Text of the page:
Military personnel in harms way 


Save the Children

Mercy Corps

Doctors w/o Borders

Amnesty Intl

If appropriate: Various local church outreach programs such as The Lighthouse, UN Global Justice Committee, UU Social Justice Light a Candle projects, Neighborhood Leadership Academy, overseas church partnership projects, etc.
(Bring the group out of meditation in accordance with local practice.) 

Further Thoughts on Activism

  Subtle activism is primarily intended for collective healing and social transformation. Meditating for one’s own liberation would not be considered subtle activism, but meditating for peace on Earth would be. Praying for the health of one’s personal friend is not subtle activism, but praying for a community struck by natural disaster is. It is important and wonderful to send healing to ourselves, our friends, and our families, but the goal of subtle activism is to encourage us to extend our healing focus beyond our local family to our greater community.

Forms of Subtle Activism

   Many kinds of actions can exert subtle positive influence on the social realm and thus might be considered forms of subtle activism. For example, certain kinds of intellectual contributions, and various forms of inspirational art and music are types of action that support positive social change through less overt or direct means than conventional approaches to activism (demonstrations, marches, lobbying, etc).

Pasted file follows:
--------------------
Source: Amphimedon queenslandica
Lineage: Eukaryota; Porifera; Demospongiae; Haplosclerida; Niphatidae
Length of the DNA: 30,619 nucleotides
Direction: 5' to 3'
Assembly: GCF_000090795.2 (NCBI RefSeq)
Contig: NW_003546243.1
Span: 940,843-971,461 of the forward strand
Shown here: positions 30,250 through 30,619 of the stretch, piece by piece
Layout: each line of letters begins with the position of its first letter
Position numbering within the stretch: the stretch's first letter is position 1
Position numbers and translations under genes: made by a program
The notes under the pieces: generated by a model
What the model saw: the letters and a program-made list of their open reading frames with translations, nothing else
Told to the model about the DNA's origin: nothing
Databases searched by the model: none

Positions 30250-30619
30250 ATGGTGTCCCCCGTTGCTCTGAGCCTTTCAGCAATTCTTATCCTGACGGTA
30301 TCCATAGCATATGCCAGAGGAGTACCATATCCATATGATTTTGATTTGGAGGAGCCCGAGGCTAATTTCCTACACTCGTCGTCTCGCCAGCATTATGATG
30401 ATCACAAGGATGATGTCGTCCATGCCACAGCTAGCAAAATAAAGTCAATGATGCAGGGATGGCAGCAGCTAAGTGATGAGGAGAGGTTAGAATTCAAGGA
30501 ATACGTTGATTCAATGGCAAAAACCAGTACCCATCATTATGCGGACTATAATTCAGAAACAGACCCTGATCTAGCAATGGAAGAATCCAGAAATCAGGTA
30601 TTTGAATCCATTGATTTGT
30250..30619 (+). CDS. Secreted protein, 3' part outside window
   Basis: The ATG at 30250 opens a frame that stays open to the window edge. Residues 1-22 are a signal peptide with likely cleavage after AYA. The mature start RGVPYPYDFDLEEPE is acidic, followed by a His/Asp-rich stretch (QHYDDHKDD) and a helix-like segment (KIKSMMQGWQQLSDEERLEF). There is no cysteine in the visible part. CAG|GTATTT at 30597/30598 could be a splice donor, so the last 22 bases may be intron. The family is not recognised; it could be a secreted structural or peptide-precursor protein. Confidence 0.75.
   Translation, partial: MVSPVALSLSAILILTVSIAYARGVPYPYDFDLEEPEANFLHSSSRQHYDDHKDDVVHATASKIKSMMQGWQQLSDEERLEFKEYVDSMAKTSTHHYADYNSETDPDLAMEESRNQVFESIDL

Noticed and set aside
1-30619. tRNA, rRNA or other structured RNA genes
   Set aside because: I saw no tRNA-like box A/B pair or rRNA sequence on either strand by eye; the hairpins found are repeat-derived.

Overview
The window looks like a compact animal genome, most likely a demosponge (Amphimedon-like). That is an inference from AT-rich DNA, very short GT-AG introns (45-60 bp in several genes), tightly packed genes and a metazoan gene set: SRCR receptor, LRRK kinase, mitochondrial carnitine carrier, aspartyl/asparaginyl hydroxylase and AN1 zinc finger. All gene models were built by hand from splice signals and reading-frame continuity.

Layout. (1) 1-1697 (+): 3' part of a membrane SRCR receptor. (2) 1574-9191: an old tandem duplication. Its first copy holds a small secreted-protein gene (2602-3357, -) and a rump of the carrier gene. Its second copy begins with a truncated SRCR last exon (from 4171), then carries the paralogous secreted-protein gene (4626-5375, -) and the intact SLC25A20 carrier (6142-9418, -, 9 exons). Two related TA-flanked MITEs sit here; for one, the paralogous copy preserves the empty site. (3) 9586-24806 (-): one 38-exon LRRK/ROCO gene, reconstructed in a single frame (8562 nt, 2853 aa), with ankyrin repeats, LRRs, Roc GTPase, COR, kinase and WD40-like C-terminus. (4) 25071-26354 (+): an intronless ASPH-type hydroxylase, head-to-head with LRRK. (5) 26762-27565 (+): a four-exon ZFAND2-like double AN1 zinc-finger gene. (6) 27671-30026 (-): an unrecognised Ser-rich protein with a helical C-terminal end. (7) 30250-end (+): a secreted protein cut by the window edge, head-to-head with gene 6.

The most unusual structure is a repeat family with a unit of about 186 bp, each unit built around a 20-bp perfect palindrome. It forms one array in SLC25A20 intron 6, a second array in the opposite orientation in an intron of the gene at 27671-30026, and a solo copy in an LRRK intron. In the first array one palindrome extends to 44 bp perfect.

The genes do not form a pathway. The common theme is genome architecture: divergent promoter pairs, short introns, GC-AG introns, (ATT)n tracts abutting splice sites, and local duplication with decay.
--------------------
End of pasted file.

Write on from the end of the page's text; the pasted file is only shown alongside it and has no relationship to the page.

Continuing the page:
Two kinds of Subtle Activism which I am involved in are

1.      Re-posting collective and social needs on Facebook, needs which are made public by charities, trying to get my FB friends to look out of their own situation into the needs of America and the world. 

2.     By signing petitions and encouraging my FB friends to sign the petitions for collective and social justice.

3.        I also help support Amnesty International with funds and also preparing and mailing letters to leaders of countries on behalf of activists and other victims who have been taken prisoner for their positive work and are being otherwise abused. 
4.   Meditation focused on collective needs.  

We are especially interested in the spiritual dimension of subtle activism, hence our definition:  

those forms of spiritual practice intended to support collective healing and social change.

“Spiritual practice” means prayer, meditation, ritual, or any other kind of spiritual or consciousness practice, from any tradition. It includes ecstatic dance, devotional chanting, and other kinds of expressive practices. We understand that the word “spiritual” means different things for different people. I consider a practice to be “spiritual” if it is oriented toward wholeness and healing and motivated by universal values such as love, compassion, and universal justice. It is not necessary that the approach be explicitly spiritual. For example, we would consider a practice that inspires awe and reverence for the Earth to be spiritual, even if the word spiritual is not mentioned.